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Tuesday, 31 May 2016

Mutually assured destruction

Bondholder pain eases Co-op’s political problem

Co-op Bank has unveiled its capital hole, and it’s massive. The UK lender, controlled by the British Co-operative mutual organisation, needs 1.5 billion pounds to recapitalise itself: almost as much equity as it reported having in the 2012 annual accounts. But the Co-op may have solved the knotty political problems that come with a hole of this magnitude.

The plan is to raise three roughly equal chunks of equity. Around 500 million pounds will come from selling the bank’s insurance operations. The bank’s mutual parent will also raise debt which it will use to buy new shares in the bank. And a “bail-in” of the 1.3 billion pounds of subordinated debt will turn a similar amount of debt into equity. In total, that comes to enough equity to give Co-op a shiny 9 percent-plus core Tier 1 ratio.

The last part is the clever bit. Under normal circumstances, the bondholders would end up with 1 billion pounds’ worth of the bank’s equity, enough to give them a majority stake. Instead, they will swap some of their bank debt for new bonds issued by the parent group.

That arrangement can be presented as a co-operative kind of burden sharing, and some bondholders might prefer parent-group debt to the bank’s equity. But the bottom line looks like a hefty haircut on the value of their bonds: perhaps 20 to 30 percent, although the details haven’t been sorted out. That looks strange when the mutual group, who as equity holders are legally lower down the capital structure, retain control. They do that without raising more equity by, for example, selling the pharmacy or funeral businesses.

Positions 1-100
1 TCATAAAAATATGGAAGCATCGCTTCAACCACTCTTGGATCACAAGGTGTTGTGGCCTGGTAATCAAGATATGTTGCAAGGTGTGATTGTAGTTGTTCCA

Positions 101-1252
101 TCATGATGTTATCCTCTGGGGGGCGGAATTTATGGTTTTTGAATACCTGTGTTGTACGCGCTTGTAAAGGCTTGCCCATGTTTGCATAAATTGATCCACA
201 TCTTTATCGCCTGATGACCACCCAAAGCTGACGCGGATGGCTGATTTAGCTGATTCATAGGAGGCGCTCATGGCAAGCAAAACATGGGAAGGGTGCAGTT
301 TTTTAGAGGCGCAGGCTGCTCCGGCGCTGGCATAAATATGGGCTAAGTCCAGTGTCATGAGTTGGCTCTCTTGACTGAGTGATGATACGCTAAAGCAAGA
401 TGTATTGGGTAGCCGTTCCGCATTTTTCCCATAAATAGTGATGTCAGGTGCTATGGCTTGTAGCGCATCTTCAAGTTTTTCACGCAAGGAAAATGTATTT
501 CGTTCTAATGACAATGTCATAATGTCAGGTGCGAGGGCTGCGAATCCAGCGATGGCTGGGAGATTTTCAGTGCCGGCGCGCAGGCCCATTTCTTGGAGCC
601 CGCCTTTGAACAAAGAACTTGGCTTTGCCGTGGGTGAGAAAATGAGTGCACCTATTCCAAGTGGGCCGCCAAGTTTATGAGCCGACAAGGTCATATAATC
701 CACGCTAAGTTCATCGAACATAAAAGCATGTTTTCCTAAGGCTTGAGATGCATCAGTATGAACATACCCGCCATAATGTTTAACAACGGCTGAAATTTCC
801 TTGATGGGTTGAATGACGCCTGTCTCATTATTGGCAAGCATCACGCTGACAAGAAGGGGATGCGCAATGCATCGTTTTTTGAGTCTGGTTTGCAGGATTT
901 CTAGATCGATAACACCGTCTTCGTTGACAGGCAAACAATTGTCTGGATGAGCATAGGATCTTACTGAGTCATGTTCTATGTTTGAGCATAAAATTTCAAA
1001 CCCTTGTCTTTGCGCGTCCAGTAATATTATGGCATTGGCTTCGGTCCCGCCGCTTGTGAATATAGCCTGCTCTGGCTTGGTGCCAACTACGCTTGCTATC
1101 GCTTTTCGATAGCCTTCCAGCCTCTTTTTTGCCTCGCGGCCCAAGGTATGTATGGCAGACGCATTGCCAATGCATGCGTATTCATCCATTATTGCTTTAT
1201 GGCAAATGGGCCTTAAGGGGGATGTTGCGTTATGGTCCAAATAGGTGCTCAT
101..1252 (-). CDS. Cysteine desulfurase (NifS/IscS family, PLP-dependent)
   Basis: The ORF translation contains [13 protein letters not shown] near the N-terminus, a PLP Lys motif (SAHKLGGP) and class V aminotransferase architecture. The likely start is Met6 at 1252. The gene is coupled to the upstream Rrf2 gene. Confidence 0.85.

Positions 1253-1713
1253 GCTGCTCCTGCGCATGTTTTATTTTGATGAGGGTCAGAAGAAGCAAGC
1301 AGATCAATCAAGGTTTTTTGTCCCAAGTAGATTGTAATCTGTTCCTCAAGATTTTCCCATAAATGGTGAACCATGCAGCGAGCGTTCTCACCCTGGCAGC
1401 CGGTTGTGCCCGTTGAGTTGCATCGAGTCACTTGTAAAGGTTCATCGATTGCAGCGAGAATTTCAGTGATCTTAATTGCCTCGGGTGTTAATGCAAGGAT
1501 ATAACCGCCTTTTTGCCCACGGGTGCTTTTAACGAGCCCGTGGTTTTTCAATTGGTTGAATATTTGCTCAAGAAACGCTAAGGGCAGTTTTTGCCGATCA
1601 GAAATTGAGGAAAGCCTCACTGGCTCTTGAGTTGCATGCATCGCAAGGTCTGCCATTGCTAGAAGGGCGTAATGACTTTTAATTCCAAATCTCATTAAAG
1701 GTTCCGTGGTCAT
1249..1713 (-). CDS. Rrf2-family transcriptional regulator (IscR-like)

The outcome is cushy for the UK mutual movement. It’s also politically convenient. Somewhat ironically, the UK’s ruling coalition supports mutual banking and the opposition Labour party has traditional ties, both cultural and financial, to the movement.

Bondholders, a group that includes 7,000 retail investors, could balk. But Co-op and its political supporters are not merely counting on the spirit of mutuality to prevail. They have included some threats, including skipping coupon payments for any bonds left behind, to encourage a co-operative attitude.

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The Co-operative Group announced on June 17 a plan to cover a 1.5 billion pound capital shortfall at its bank over the next 18 months.

The capital raising will see bondholders in the Co-operative Bank take a haircut on their investments and receive a combination of equity in the bank and bonds in the parent group in exchange.

The parent group will retain majority control of the bank by using the proceeds from the bonds issued to itself buy shares in the bank. This “bail-in” of the bondholders will contribute 1 billion pounds of the total, with the remainder due to be raised through asset sales next year.

The Co-op said that the injection of equity this year would give the bank a pro-forma common equity Tier 1 ratio of more than 9 percent and a leverage ratio of above 3 percent by the end of 2013.

The Co-op’s new shares issued as a result of the capital raising will be listed on the London Stock Exchange.

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